Honors Theses

Date of Award

Spring 4-30-2021

Document Type

Undergraduate Thesis



First Advisor

Mika Jekabsons

Second Advisor

Brian Doctor

Third Advisor

Carol Britson

Relational Format



Metastatic breast cancers show distinct preferences to metastasize to lung and bone tissue. Transcriptomic analysis of lung-specific (LM) and bone-specific (BoM) subclones derived from the MDA-231 breast cancer line have identified differential expression of genes that may mediate this tissue-specific metastasis, but metabolic differences have not been systematically studied. If common metabolic phenotypes emerge in metastatic cancers having preferences for different organs, then such ‘metabolic plasticity’ may offer new therapeutic targets for treatment of specific metastases. Changes in glutathione (GSH) and serine synthesis may contribute to tissue-specific proliferation because of their roles in redox homeostasis, biosynthetic reactions including nucleotide synthesis, and/or energy metabolism. This study tests the hypothesis that glucose flux to serine, serine flux through the folate cycle, and glutamine flux to GSH differ between the parent MDA-231 breast cancer line, the LM and BoM lines, and the less malignant T47D breast cancer line. Using a combination of approaches including analysis of 13C serine enrichment from [1,2-13C] glucose by mass spectrometry and metabolic flux analysis, LM and BoM lines exhibited greater rates of serine synthesis than the T47D line, while there was no flux of glucose to serine in MDA-231 cells. Notably, LM and BoM serine synthesis was sufficiently high to negatively affect glycolysis, presumably through the NADH:NAD ratio. Folate cycle fluxes in LM and BoM lines were generally greater than those in T47D cells, as determined by metabolic flux analysis; these fluxes could not be determined in MDA-231 cells since glucose was not used to synthesize serine. LM cells exhibited no detectable GSH synthesis, while approximately 10% of the glutamine consumed by the other three lines was used for GSH synthesis, as determined by BSO-sensitive glutamine consumption. Higher glucose flux to serine in the BoM and LM lines are likely related to their higher proliferation rates rather than their specificity for metastasis to bone or lung. The lack of BSO-sensitive glutamine consumption in LM cells was surprising, and implies that this cell line may rely more on peroxiredoxin and/or thioredoxin than GSH for redox homeostasis. Further studies with different lung and bone-specific cancer lines are necessary to determine if unique metabolic phenotypes exist for these metastatic cancers.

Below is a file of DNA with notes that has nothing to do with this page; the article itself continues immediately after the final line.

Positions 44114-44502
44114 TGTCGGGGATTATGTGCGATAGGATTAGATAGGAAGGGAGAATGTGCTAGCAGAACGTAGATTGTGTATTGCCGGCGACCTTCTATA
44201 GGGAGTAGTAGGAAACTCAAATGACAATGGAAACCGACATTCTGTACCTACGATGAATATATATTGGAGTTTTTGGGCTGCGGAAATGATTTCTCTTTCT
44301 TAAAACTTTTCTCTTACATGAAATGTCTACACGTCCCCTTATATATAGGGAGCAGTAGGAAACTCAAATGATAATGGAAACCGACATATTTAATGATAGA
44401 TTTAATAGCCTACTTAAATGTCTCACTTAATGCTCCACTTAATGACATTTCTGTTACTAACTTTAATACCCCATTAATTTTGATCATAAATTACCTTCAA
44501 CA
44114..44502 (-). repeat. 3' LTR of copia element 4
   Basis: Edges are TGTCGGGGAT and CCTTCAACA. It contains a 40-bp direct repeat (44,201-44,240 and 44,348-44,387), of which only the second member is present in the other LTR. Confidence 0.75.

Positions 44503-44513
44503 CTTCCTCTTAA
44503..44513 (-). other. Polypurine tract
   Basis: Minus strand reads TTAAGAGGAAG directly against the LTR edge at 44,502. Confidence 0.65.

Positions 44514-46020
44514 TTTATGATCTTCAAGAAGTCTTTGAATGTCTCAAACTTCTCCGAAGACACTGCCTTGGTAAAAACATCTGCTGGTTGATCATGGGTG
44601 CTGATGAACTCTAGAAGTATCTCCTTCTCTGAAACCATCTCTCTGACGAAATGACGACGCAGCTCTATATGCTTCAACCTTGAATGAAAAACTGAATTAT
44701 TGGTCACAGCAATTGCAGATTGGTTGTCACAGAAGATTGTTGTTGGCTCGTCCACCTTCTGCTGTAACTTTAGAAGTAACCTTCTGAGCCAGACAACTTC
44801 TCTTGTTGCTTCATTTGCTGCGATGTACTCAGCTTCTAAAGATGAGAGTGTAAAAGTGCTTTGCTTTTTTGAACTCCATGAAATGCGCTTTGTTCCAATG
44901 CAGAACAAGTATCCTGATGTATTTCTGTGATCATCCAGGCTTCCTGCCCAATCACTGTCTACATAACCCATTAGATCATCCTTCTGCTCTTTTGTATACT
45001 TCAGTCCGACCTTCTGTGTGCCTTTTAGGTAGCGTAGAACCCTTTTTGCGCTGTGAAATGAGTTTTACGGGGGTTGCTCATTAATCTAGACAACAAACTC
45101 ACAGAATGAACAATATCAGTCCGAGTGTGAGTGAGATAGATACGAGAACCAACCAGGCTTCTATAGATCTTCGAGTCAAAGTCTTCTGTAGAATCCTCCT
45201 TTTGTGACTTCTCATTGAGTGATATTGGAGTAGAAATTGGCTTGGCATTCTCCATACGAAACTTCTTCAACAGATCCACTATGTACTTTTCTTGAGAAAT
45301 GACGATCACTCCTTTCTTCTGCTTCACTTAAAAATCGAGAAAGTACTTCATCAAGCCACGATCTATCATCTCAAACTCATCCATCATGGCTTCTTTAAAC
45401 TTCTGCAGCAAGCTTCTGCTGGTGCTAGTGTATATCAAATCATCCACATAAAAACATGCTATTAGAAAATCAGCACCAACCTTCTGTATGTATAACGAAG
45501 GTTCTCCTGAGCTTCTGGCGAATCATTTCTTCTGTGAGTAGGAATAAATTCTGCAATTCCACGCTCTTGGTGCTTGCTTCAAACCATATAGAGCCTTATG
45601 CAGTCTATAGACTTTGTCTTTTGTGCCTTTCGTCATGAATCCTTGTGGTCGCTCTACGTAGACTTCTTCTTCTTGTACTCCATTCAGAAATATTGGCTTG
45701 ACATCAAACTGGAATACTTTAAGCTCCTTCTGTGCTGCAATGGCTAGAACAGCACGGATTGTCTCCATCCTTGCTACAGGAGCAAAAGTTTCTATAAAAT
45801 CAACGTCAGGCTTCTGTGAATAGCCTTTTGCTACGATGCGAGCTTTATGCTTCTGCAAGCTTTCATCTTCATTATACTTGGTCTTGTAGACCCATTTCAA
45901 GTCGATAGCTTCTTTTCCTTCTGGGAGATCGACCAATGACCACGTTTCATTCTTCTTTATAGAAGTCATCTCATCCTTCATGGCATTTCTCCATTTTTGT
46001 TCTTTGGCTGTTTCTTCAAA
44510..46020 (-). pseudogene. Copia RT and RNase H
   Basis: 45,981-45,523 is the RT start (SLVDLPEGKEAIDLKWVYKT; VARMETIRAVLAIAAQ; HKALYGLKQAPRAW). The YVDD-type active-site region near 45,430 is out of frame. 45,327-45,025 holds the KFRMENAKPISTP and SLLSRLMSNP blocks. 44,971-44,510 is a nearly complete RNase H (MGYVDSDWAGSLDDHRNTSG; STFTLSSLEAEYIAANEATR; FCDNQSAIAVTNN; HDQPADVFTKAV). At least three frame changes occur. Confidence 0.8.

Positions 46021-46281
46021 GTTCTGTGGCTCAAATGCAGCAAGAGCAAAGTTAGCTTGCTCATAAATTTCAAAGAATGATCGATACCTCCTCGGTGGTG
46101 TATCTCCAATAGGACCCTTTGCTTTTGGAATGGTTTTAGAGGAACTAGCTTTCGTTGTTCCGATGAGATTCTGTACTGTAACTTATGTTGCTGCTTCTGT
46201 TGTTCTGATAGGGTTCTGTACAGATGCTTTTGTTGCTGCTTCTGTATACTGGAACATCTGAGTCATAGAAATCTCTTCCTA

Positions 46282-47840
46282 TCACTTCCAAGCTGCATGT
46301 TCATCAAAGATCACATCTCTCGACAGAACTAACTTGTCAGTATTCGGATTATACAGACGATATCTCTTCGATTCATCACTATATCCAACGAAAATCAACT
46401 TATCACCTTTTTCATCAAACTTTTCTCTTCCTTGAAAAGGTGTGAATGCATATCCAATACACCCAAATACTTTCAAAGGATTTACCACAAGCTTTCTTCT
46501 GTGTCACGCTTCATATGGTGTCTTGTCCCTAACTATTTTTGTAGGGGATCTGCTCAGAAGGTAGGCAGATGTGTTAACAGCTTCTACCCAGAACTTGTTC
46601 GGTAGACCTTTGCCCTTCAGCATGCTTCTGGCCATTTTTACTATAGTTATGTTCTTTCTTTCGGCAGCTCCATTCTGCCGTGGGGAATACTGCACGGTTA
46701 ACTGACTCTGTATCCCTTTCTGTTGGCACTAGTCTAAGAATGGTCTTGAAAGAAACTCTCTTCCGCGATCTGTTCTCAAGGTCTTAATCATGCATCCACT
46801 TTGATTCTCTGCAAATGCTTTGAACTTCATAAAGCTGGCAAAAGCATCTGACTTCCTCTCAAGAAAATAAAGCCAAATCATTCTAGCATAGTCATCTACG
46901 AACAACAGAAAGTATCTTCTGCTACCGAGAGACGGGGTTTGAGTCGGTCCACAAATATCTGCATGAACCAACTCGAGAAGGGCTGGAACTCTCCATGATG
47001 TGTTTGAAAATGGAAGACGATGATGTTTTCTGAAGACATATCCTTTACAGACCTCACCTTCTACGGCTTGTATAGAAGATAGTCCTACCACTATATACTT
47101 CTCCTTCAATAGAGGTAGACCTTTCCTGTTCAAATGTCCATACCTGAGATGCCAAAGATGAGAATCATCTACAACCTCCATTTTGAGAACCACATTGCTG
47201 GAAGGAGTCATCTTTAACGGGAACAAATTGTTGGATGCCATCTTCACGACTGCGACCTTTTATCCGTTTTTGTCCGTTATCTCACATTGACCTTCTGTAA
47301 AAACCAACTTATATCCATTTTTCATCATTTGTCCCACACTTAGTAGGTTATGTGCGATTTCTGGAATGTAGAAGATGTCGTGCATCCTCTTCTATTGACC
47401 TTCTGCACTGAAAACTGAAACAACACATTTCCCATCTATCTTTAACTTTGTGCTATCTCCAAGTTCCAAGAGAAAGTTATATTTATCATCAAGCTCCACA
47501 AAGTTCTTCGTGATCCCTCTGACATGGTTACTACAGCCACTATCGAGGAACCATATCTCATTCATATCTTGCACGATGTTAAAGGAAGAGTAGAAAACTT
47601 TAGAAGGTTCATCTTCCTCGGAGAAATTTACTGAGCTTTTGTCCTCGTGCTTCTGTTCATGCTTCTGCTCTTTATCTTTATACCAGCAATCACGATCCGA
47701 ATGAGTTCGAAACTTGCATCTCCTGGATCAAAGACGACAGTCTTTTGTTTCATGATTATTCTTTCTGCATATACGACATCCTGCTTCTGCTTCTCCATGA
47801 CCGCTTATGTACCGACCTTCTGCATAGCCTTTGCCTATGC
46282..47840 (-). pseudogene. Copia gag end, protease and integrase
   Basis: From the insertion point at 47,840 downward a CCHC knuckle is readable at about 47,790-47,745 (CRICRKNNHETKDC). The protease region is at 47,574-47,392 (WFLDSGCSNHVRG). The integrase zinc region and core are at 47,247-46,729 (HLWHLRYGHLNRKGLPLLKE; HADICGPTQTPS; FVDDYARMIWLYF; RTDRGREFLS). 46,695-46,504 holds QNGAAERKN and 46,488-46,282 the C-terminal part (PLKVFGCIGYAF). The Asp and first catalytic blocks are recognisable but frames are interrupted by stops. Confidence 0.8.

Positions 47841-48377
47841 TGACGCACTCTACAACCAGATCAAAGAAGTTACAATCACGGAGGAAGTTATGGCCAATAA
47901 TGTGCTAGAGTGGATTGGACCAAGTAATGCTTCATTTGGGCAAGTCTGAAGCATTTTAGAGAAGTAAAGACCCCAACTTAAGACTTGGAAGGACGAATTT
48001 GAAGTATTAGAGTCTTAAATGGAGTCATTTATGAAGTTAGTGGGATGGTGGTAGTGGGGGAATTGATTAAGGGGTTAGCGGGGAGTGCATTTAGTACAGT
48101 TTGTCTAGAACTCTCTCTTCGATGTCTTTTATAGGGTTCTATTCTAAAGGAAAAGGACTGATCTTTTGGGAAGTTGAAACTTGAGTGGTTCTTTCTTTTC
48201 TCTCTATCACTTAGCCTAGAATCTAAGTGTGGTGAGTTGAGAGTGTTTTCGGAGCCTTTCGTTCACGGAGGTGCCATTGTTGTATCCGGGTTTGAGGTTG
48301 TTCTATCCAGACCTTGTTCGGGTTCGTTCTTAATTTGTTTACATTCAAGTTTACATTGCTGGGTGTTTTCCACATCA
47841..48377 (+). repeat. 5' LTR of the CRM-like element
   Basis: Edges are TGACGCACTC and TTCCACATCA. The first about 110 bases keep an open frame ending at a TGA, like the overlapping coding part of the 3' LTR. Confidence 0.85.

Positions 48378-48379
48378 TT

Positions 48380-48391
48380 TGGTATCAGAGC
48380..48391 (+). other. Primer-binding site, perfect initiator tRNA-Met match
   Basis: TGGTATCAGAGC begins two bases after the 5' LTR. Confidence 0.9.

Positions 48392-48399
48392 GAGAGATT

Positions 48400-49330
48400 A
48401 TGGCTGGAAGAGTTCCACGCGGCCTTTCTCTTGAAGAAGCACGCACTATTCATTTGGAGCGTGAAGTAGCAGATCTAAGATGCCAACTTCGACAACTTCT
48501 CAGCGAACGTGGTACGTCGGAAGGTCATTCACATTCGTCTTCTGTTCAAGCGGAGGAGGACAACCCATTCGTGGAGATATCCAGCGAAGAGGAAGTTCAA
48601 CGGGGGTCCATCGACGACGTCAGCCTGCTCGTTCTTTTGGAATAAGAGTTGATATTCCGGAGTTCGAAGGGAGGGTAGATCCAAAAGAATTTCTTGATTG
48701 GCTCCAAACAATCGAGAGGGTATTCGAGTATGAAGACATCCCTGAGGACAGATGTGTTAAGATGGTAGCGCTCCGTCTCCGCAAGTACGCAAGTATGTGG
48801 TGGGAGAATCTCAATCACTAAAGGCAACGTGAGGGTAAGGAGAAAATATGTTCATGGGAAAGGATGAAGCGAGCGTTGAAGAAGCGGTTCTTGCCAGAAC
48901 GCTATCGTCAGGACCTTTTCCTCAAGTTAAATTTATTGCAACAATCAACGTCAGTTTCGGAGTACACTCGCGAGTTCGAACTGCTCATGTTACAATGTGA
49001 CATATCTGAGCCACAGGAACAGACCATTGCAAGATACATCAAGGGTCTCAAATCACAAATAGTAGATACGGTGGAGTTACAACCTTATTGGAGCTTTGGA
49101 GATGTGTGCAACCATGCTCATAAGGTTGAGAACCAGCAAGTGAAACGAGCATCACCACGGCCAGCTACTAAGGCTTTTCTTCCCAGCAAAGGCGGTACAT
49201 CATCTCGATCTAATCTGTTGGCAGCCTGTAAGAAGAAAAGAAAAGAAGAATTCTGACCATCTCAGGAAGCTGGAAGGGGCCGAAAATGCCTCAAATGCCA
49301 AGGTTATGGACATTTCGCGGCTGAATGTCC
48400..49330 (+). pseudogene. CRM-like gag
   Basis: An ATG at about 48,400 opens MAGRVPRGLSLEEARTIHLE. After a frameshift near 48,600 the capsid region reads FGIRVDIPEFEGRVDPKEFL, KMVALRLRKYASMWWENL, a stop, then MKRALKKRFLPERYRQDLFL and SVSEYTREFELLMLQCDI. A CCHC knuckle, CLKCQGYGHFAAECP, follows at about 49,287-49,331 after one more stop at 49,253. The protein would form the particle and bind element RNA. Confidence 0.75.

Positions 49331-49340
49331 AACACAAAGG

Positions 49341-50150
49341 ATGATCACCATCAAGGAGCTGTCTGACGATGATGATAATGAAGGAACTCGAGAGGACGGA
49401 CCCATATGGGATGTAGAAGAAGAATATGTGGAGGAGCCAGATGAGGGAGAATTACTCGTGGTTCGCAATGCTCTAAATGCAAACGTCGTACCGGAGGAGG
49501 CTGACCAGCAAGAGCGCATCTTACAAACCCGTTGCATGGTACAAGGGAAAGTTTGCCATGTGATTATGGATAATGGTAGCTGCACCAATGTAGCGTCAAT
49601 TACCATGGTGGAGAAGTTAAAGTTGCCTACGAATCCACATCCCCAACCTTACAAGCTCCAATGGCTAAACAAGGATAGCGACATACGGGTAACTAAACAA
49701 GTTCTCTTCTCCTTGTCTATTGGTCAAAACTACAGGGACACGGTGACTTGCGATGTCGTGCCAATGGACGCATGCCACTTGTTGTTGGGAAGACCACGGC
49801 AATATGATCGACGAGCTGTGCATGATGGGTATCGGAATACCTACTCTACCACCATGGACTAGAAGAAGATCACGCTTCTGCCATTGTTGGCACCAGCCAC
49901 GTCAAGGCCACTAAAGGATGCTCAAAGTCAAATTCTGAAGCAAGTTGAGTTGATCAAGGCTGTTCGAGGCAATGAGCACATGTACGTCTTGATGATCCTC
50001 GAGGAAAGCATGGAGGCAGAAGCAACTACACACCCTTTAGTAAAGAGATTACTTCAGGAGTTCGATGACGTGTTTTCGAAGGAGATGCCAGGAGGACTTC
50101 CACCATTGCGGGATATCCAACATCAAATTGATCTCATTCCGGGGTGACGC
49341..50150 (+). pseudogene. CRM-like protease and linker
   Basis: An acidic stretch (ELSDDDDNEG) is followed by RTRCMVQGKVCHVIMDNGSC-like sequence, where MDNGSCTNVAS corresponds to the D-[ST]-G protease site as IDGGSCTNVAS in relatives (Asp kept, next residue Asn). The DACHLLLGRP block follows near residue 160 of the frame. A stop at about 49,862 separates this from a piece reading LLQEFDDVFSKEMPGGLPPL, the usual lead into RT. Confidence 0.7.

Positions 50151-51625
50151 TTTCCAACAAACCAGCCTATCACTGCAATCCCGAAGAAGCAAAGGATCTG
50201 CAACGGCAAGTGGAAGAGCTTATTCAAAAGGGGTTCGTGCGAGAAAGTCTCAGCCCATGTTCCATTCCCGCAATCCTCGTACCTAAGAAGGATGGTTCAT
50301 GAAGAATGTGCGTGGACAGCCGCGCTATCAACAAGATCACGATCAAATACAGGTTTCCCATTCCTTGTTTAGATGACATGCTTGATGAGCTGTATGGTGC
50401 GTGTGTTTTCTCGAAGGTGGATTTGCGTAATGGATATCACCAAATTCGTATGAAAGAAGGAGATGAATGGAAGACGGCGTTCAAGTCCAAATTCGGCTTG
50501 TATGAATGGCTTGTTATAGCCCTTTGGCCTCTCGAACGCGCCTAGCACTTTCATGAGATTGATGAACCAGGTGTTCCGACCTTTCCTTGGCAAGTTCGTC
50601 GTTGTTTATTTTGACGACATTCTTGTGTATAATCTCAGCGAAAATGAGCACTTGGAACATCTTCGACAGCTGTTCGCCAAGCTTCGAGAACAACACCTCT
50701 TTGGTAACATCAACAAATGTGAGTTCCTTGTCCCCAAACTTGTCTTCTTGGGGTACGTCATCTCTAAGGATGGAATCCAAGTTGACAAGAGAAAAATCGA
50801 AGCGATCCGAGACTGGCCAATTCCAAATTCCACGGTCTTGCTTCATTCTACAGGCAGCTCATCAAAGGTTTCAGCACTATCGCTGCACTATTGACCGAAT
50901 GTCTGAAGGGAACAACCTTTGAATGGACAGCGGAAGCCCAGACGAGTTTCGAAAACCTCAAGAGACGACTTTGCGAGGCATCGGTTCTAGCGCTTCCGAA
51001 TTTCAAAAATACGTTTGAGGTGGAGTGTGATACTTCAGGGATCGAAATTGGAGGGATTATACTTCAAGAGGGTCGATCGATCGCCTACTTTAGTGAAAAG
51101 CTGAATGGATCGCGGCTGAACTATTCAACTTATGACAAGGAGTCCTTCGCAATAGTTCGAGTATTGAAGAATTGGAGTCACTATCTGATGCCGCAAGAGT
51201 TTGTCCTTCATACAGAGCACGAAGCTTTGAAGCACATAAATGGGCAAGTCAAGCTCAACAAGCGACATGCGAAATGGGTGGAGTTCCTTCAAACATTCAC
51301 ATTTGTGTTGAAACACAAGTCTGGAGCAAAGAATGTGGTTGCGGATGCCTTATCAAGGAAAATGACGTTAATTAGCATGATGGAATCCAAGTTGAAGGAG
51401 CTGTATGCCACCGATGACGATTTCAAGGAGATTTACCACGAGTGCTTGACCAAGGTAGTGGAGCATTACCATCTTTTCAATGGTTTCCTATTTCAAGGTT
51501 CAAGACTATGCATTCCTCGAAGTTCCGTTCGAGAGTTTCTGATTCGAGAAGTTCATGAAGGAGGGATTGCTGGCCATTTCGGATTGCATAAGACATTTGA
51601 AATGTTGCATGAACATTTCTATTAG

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Creative Commons Attribution 4.0 International License
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